Review – Watership Down: of rabbits and classics and cannon.

People tend to ask me what my favourite book is. Quite often, they do so expecting to hear me say “The Lord of the Rings”. After all, Tolkien is father to the genre of modern fantasy, is he not? However, even though professor Tolkien created a masterpiece with his trilogy, there is a book I come back to even more often. My favourite book. A book about rabbits.

Surprisingly sinister

In 1963 Richard Adams  wrote a book that would become incredibly succesful: in Watership Down we follow the adventures of a group of renegade rabbits, travelling across the British country side. Their troubles start when a rabbit named Fiver sees, in a vision, their home warren being destroyed by human developers. Fiver’s brother, a rabbit named Hazel and protagonist to the story, gathers all rabbits willing to rask a hazarduous exodus, against the chief rabbit’s will. From there on, they are rabbits on the run, fleeing from elil (predators) in their search for a new home.

At first glance, Watership Down may well appear a children’s book. But although Adams wrote his debut novel for children, the book’s prose and themes and intertextuality (more on this later) make Watership Down far more suitable for a more mature audience. Don’t mistake rabbits for cuteness: Adams’ long-eared protagonists face grim death on a daily basis, in the shape of sickness, hunger and predators (man being the most vicious of all).

Mythology and the Classics

Adams not only steeps his story in biological facts – detailing a rabbit’s tendency to ruminate (hraka), to freeze in danger (to go tharn) and even to let their unborn children wither in their wombs when there’s overpopulation in warrens – but also in mythology: the sun Frith, to rabbits, is god. He created all rabbits, but punished the prince of rabbits, El-Ahrairah, who would not control his ever-growing people. So he gave each of the rabbit’s enemies (previously mentioned elil) weapons and a desire to hunt and kill rabbits. Yet, he also gave rabbits a chance to outwit, outrun and outbreed their enemies. In doing so, Frith made rabbit life a continous struggle for survival. Those unable to escape their enemies, would meet the Black Rabbit of Inlé, the rabbit parallel to the Grim Reaper.

Aside from creating this rabbit mythology and lexicon, Adams drew inspiration from the great classics of antiquity: the exodus of a group of rabbits from a warren about to be destroyed, can be seen as a hypothetical exodus from Troy. What if Aeneas had left before Troy’s destruction, incited by Cassandra’s never-believed words of warning? Adams’ rabbits meeting with strange, resigned-to-fate hedonist rabbits (lotus-eaters?), their quest for a new warren ‘city’ (Rome?) and their raid on a nearby warren for does ( wijfjesroof plegen op een andere kolonie (Sabine women?) all strongly point to Adams using and adapting themes from the Iliad, Odyssey and Aeneid to fit his own epic story.

And here we hit a theme central to Watership Down: leadership and heroism. Whereas Homer imbues his heroes  with martial prowess (Achilles) or intelligence (Odysseus), and whereas Vergil’s Aeneas becomes a hero by facing dangers head first, Adams puts an entirely different quality central to leadership: Hazel becomes Hazel-rah (Chief rabbit Hazel) not by his own wits, speed, strength or even visions, but because he is the rabbit to recognise these qualities in others, and to put the right rabbit at the right task. Adams effectively makes a statement on what a modern “Homeric hero” should be, no matter the shape of his ears.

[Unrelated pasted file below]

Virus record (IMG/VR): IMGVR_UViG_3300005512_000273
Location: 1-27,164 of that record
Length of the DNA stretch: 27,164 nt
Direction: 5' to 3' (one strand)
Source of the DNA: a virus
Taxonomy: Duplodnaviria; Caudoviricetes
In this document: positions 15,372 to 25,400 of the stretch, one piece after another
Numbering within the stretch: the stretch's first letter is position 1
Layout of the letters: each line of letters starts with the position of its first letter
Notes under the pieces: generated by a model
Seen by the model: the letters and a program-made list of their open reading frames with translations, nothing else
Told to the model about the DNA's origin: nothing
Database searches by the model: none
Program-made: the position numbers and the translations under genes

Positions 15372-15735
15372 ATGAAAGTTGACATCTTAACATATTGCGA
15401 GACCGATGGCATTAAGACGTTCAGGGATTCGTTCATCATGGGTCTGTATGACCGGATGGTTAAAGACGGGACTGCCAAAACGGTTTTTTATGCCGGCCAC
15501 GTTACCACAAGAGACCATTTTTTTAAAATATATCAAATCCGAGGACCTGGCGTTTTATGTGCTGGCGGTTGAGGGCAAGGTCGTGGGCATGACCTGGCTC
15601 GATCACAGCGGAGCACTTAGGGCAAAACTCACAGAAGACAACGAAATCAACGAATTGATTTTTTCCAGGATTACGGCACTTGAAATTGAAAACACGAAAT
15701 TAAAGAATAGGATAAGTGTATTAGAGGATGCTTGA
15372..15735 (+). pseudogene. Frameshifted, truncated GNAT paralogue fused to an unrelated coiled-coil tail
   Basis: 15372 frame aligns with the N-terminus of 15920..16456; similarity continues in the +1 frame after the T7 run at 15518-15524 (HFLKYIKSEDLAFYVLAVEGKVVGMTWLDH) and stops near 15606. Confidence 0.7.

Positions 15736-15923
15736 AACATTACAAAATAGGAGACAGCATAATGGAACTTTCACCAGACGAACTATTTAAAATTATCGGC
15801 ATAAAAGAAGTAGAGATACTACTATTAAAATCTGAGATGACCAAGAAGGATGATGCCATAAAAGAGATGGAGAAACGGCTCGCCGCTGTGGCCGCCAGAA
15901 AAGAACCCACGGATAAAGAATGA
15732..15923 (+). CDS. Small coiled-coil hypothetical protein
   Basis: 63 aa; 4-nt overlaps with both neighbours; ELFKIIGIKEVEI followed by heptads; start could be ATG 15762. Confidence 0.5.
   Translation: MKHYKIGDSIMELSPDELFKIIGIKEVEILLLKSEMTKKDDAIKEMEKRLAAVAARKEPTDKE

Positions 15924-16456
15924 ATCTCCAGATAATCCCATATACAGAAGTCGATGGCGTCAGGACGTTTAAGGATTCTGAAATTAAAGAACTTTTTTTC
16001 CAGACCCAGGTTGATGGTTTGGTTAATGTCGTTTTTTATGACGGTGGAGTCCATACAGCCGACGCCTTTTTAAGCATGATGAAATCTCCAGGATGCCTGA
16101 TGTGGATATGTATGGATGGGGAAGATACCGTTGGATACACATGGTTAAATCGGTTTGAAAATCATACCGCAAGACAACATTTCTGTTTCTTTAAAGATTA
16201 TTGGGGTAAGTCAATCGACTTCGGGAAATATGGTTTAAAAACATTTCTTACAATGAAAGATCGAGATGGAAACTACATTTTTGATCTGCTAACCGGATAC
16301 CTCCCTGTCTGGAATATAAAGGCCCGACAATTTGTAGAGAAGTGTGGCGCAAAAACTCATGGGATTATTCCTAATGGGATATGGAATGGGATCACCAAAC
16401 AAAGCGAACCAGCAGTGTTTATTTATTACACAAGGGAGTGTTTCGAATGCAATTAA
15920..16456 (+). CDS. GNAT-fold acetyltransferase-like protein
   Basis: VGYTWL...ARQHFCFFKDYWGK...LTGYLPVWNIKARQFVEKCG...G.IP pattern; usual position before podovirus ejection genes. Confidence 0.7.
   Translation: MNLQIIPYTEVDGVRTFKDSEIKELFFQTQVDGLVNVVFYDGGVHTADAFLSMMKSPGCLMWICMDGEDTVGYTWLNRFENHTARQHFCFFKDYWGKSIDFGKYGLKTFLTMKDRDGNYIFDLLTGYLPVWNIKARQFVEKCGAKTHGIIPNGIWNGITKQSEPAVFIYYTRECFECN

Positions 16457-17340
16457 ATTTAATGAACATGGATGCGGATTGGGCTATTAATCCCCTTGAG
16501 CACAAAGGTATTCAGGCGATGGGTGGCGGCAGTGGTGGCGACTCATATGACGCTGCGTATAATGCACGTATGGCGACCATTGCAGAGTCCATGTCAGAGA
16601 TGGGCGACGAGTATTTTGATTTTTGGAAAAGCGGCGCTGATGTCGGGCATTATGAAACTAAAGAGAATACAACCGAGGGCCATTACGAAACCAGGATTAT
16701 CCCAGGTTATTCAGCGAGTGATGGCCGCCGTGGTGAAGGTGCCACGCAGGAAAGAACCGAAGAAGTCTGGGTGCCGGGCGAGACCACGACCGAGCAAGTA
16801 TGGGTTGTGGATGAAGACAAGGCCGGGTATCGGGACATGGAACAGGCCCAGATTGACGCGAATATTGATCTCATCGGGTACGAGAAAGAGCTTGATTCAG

The Canon of Rabbits

Watership Down was turned down seven times before Collings took a chance on the manuscript. And despite its quaint premisse about a psychic rabbit, Watership Down quickly became succesful, winning multiple awards. Soon after, the novel took to the American market, before being translated first into Dutch, then into seventeen other languages.

That Watership Down was a classic in the making, becomes evident by its long history of cinematic reception: no less than three separate film adaptations have been brought to life over the course of the last fourty years. The first of these was a motion picture, adapted and directed by Martin Rosen in 1978. What stands out in most people’s memories, aside from the soundtrack to which Art Garfunkel lent a helping hand, is the impressive eeriness and visual horror brought to the screen in this wonderfully grim retelling. It must have traumatised quite some children expecting fluffy bunnies. An eight-year old at the time, I was in love with this film.

Martin Rosen didn’t stop there: from 1999 to 2001 a Watership Down cartoon series was aired, also made by Rosen, with many of the original voice actors (including John Hurt). This cartoon, however, was more sensitive to a children’s audience. And lacked the grimness that made the original film great.

Meanwhile, Watership Down was gaining ground across multiple media: in theater, radio and music, but also as a roleplaying game: Bunnies & Burrows, a critter-based variety on Dungeons & Dragons. And, finally, last year saw the arrival, almost five years after it was announced, of the BBC animated series Watership Down, aired on Netflix: a CG-spectacle in four one-hour parts, containing more of the source material than the original film ever did. Big Hollywood stars voiced main characters: James McAvoy, Ben Kingsley and, my favourite, John Boyega as proud, stubborn Bigwig. I watched this series over the holidays. I enjoyed it. As adaptations go, however, Rosen’s grim 1978 movie reigns supreme.

For now, Watership Down remains my number one book. It gripped me at eight, and at twenty-eight it stands undefeated. Don’t believe me? Go read the book 😉

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